Remain cognizant of inclement weather

Published 9:28 am Friday, May 6, 2016

Western Tidewater got the slightest taste of Mother Nature’s power on Monday and Tuesday nights.

Powerful thunderstorms pushing northeast through Hampton Roads and the Peninsula delivered hail, strong winds and torrential downpours strong enough to cause minor damage and even knock out the lights for thousands of Virginia Power customers.

While Western Tidewater avoided any catastrophic results, the storms should serve as a reminder of how important it is to keep up with weather alerts and be prepared for the worst — especially as we head toward the summer and fall hurricane season.

Weather alerts that flash across television screens and, increasingly, assert themselves as buzzes or beeps on mobile phones, are not to be ignored. Instructions to move to a safe spot should be heeded with dispatch, as some of these spring storms move with the speed and power of a locomotive.

Better to spend 10 minutes in the basement or an interior closet without incident than to ignore the warnings and spend 10 days in the hospital when the storm damages your home and catches you off guard.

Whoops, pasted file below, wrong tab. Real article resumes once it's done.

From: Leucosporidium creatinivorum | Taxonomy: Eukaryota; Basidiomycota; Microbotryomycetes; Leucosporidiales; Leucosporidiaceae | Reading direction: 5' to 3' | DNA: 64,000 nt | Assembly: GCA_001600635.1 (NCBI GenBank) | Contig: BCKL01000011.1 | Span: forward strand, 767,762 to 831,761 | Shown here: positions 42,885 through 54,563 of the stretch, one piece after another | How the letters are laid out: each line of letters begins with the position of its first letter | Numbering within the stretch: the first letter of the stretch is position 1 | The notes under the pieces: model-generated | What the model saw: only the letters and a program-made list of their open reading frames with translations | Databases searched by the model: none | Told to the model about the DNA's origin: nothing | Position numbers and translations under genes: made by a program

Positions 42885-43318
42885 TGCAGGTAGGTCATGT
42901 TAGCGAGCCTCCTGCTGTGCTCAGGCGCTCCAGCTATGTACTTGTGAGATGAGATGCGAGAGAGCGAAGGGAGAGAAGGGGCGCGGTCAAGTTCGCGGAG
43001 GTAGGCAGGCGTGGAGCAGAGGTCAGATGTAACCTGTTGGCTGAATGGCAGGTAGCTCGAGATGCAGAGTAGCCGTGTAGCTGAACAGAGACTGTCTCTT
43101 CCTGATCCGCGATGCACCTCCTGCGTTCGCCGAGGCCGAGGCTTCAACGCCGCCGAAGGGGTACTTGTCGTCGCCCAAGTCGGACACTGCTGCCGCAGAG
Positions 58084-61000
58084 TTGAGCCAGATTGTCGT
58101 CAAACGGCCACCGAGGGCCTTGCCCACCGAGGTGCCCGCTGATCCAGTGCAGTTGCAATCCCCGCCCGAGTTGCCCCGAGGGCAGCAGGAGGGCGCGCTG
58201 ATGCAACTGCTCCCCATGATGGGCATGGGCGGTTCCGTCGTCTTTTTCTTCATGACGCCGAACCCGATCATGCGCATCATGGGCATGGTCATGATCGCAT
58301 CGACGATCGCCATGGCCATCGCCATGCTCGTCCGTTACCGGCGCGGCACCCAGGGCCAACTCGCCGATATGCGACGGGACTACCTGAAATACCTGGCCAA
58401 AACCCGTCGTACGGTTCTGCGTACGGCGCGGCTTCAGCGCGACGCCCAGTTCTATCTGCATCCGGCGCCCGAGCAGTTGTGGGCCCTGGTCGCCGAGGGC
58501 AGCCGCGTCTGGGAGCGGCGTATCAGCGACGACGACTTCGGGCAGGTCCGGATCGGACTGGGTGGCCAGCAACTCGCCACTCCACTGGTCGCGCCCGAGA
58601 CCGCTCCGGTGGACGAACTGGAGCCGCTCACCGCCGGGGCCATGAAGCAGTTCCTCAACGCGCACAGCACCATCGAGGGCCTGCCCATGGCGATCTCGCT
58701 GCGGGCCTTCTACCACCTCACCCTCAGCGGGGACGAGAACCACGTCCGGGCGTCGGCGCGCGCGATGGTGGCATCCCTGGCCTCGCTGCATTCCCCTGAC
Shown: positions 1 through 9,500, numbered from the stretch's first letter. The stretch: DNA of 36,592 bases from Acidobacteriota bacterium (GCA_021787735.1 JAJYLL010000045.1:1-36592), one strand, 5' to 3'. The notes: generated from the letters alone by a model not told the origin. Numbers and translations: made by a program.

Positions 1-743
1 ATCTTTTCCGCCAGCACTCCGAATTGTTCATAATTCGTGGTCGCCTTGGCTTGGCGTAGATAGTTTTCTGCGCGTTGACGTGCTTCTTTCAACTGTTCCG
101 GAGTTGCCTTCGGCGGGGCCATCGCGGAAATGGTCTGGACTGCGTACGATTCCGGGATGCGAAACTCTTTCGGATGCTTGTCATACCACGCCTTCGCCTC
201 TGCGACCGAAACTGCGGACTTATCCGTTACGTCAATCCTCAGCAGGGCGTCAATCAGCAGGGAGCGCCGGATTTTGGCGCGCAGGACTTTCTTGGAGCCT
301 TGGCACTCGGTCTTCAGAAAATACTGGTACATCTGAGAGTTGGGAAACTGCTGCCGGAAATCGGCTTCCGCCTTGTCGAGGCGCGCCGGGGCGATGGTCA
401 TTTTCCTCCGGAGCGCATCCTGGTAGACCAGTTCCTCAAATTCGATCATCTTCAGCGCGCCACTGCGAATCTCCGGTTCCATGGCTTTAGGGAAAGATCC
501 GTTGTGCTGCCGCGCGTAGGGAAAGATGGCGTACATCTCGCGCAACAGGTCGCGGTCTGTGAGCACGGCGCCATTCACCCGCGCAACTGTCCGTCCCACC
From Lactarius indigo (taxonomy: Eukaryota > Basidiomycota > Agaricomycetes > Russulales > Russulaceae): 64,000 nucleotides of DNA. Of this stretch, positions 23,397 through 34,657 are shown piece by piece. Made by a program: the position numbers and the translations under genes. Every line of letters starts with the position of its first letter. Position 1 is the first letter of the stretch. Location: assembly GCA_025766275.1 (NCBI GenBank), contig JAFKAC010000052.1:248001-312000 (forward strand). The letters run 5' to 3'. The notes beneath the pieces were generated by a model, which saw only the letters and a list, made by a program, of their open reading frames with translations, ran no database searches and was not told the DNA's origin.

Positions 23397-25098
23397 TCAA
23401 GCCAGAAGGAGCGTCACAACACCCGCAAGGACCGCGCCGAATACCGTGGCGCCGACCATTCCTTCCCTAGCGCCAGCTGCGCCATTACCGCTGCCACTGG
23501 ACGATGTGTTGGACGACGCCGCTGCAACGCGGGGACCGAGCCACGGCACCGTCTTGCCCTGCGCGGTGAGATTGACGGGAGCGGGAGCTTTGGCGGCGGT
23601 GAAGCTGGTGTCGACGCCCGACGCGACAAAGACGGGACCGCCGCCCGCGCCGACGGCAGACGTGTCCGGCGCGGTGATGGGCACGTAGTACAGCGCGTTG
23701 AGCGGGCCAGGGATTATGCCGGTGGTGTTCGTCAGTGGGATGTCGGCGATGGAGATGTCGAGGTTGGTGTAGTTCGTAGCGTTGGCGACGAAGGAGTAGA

It’s also a reminder that now is a good time to check for spare flashlight batteries around the house, stock up on some bottled water and non-perishable foods and consider developing a true disaster plan, including evacuation routes and meet-up points for the family.

The 2016 Atlantic hurricane season, which runs from June 1 to Nov. 30, is expected to be about average, according to a forecast by the Tropical Meteorology Project of Colorado State University. Oddly, compared to the past couple of seasons, average would represent an increase in storm activity.

Either way, though, it takes only one big storm — or even a little one that hangs around for a while or comes on the heels of long periods of unusually wet weather — to cause problems in Western Tidewater, as well as the rest of Hampton Roads. One of these days, it’s likely those problems will be significant.

Take steps today to make sure you’re ready for that day. Every time the power goes out, think of it as a reminder of what you should be doing to prepare for something much worse than an inconvenience.